DYNAMIC AFRICA

Set up in 2010, Dynamic Africa is diverse multi-media curated blog with a Pan-African outlook that seeks to create an expressive platform for African experiences, stories and African cultures.



CONTACT: dynamicafricablog@gmail.com

all submissions via email only


Recent Tweets @
Blogs We Follow

Happy Independence Day São Tomé e Príncipe!

Located off the Western equatorial coast of Central Africa in the Gulf of Guinea, this former Portuguese colony is Africa’s smallest country, after the Seychelles, with an estimated population of a little less than 167, 000.

Until the arrival of the Portuguese in the late 1400s, the island, according to Western historians, was said to have been uninhabited. The island were set up as trading bases by the Portuguese and were named after St. Thomas (São Tomé), as this island was discovered on December 21st which is St. Thomas’ Day, and the Portuguese prince, (Príncipe). Attracting settlers from Portugal proved difficult and at first, those sent to the island were ‘undesirables’ such as prisoners and Jewish people.

During the 1500s, as the region proved incredibly suitable for agricultural purposes, the islands soon became sugar plantations run by the Portuguese. As the cultivation of sugar is a labour-intensive process, the Portuguese began to use slave labour in the form of kidnapped African’s from the Western coast of Africa.  

However, as the enslaved population began to grow, and with Portugal unable to invest resources in the islands resulting in the decline of sugar produce, by the mid-17th century São Tomé and Príncipe primarily served as a transit base for ships carrying kidnapped and enslaved Africans from West Africa.

With the introduction of cocoa and coffee by the Portuguese in the 1800s, the economy of São Tomé and Príncipe increased and with that the introduction of large slave plantations known as roças were established all over the islands. By 1908, São Tomé had become the world’s largest producer of cocoa - a testament to the rigorous form of slavery on these tiny islands.

Although Portugal officially abolished slavery in 1876, they continued to use a mixture slavery and forced paid labour systems on those who worked the plantations well into the 20th century. With the growing anti-Portuguese and anti-Colonial sentiments rising amongst the enslaved population, a series of riots broke out in 1953 that resulted in clashes between the African and Portuguese populations. Several African labourers were killed in what is known as the Batepá massacre.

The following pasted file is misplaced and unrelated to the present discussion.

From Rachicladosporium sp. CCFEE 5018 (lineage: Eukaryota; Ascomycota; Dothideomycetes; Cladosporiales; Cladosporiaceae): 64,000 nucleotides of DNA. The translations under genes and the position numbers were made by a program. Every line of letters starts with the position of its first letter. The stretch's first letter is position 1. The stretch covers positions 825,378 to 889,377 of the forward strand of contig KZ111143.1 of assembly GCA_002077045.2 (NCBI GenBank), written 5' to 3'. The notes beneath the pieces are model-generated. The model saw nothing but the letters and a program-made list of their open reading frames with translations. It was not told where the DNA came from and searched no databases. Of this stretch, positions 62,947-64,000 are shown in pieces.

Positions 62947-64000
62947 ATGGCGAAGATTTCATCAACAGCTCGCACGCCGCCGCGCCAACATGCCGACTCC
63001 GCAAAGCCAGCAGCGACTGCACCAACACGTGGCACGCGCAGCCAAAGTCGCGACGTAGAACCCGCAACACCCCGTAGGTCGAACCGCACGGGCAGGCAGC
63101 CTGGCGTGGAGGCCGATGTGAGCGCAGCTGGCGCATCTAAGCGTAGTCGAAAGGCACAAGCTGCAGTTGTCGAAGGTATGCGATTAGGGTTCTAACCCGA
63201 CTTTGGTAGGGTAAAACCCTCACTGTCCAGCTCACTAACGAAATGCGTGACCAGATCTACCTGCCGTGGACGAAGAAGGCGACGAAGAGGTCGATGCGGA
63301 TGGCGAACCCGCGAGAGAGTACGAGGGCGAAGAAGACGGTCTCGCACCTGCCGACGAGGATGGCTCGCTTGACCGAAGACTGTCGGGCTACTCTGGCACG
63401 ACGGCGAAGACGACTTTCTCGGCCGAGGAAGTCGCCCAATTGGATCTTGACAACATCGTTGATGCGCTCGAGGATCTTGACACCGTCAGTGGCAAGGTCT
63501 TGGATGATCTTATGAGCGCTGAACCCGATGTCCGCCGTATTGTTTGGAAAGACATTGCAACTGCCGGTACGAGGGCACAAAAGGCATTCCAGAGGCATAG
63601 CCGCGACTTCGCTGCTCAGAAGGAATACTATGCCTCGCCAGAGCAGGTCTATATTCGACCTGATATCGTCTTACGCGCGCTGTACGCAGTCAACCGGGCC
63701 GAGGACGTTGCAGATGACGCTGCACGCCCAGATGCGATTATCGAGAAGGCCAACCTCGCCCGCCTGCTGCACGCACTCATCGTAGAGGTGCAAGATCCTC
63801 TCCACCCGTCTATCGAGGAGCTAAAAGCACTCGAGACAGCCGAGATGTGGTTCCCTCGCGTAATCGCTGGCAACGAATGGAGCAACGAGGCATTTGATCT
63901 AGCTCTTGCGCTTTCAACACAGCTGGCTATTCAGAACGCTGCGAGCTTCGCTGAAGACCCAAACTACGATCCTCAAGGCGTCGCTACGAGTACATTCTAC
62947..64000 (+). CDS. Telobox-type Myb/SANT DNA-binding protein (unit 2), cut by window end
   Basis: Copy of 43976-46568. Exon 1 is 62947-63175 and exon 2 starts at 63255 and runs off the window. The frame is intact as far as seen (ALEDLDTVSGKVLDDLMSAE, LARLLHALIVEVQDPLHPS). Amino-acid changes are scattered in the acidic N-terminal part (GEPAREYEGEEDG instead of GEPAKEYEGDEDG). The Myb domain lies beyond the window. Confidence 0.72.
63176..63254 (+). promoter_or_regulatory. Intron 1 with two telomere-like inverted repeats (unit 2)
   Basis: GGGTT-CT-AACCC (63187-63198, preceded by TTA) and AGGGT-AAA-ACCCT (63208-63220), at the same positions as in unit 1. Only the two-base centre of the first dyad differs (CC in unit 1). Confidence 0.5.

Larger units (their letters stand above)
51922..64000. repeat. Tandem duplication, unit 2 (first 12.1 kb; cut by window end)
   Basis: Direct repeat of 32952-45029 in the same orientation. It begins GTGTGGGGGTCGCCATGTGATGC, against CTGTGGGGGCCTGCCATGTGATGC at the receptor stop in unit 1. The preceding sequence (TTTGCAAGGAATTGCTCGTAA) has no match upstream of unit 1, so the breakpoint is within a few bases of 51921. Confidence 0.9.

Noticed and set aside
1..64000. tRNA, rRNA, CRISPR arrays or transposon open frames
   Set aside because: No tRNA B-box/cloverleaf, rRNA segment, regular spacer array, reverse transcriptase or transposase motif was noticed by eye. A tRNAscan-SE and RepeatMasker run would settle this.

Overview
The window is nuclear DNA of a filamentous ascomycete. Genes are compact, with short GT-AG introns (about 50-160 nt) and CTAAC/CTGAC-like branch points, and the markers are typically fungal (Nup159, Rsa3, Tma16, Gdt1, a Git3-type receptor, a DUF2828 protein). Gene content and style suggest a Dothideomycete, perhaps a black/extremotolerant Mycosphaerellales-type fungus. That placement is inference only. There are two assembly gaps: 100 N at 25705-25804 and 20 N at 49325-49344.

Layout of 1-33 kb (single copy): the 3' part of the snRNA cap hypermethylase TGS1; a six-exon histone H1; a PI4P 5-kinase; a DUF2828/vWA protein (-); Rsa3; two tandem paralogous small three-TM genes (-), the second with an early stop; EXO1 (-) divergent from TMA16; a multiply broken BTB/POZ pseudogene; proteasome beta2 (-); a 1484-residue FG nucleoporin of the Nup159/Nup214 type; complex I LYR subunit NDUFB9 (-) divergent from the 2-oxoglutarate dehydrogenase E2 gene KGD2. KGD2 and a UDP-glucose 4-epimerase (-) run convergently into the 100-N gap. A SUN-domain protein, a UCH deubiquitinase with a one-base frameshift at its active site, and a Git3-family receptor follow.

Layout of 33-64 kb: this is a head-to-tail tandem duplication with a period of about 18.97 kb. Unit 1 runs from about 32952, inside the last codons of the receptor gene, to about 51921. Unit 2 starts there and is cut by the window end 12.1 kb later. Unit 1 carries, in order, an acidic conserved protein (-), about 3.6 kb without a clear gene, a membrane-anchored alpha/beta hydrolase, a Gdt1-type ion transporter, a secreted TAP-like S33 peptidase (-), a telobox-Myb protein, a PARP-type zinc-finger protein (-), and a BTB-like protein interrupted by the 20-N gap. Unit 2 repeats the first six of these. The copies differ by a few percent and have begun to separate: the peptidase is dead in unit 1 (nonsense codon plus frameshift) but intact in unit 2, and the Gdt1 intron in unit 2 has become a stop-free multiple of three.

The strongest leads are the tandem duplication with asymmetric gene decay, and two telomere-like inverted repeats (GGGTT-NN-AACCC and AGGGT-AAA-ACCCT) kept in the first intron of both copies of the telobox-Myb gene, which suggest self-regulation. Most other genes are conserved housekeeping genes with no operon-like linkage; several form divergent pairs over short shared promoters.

The event was instigated by Portuguese landowners who were becoming increasingly fearful of the African labour force who had always refused manual field work on the estates as they considered it slave labour. This meant that there was a shortage of labour on Portuguese plantations - a factor that was beginning to severely affect the economy of the islands. This resistance is seen as the start of the nationalist movement in São Tomé.

As the wave of independence began to sweep across African in the 1950s and 1960s, a small group of São Toméans established the Movement for the Liberation of São Tomé e Príncipe (MLSTP), establishing a base in nearby Gabon. After the overthrow of the Caetano dictatorship in Portugal in 1974, the group met with the new Portuguese authorities and in that same year an agreement for the transfer of sovereignty was reached.

On July 12th, 1975, São Tomé and Príncipe achieved independence choosing MLSTP Secretary General Manuel Pinto da Costa as the country’s first president.

  1. beautiesofafrique reblogged this from dynamicafrica
  2. esthermo7 reblogged this from africanspot
  3. mejiasilvia reblogged this from africandiversity
  4. princelyisland reblogged this from dynamicafrica
  5. elitegentlemenvisionboard reblogged this from africanspot and added:
    Happy Independence Day São Tomé e Príncipe! Located off the Western equatorial coast of Central Africa in the Gulf of...
  6. mubyace reblogged this from africanspot
  7. afrogenik reblogged this from africanspot
  8. africanspot reblogged this from dynamicafrica
  9. afroetry reblogged this from miss-etiquette
  10. watermelanne reblogged this from modernemeid
  11. modernemeid reblogged this from dynamicafrica
  12. trueempress reblogged this from ybgk
  13. daspinkambition reblogged this from ybgk
  14. ybgk reblogged this from afromantiq
  15. afromantiq reblogged this from dynamicafrica
  16. dimwen reblogged this from dynamicafrica
  17. seyitano reblogged this from dynamicafrica
  18. islandbuttrfly reblogged this from dynamicafrica
  19. ludotomboi reblogged this from dynamicafrica
  20. euskal-herria-ez-da-espainia reblogged this from dynamicafrica
  21. kidkyote reblogged this from holaafrica
  22. afrikasblessing reblogged this from africanspot
  23. relaxitsjustjayfree reblogged this from africanspot
  24. lethaldouche reblogged this from dynamicafrica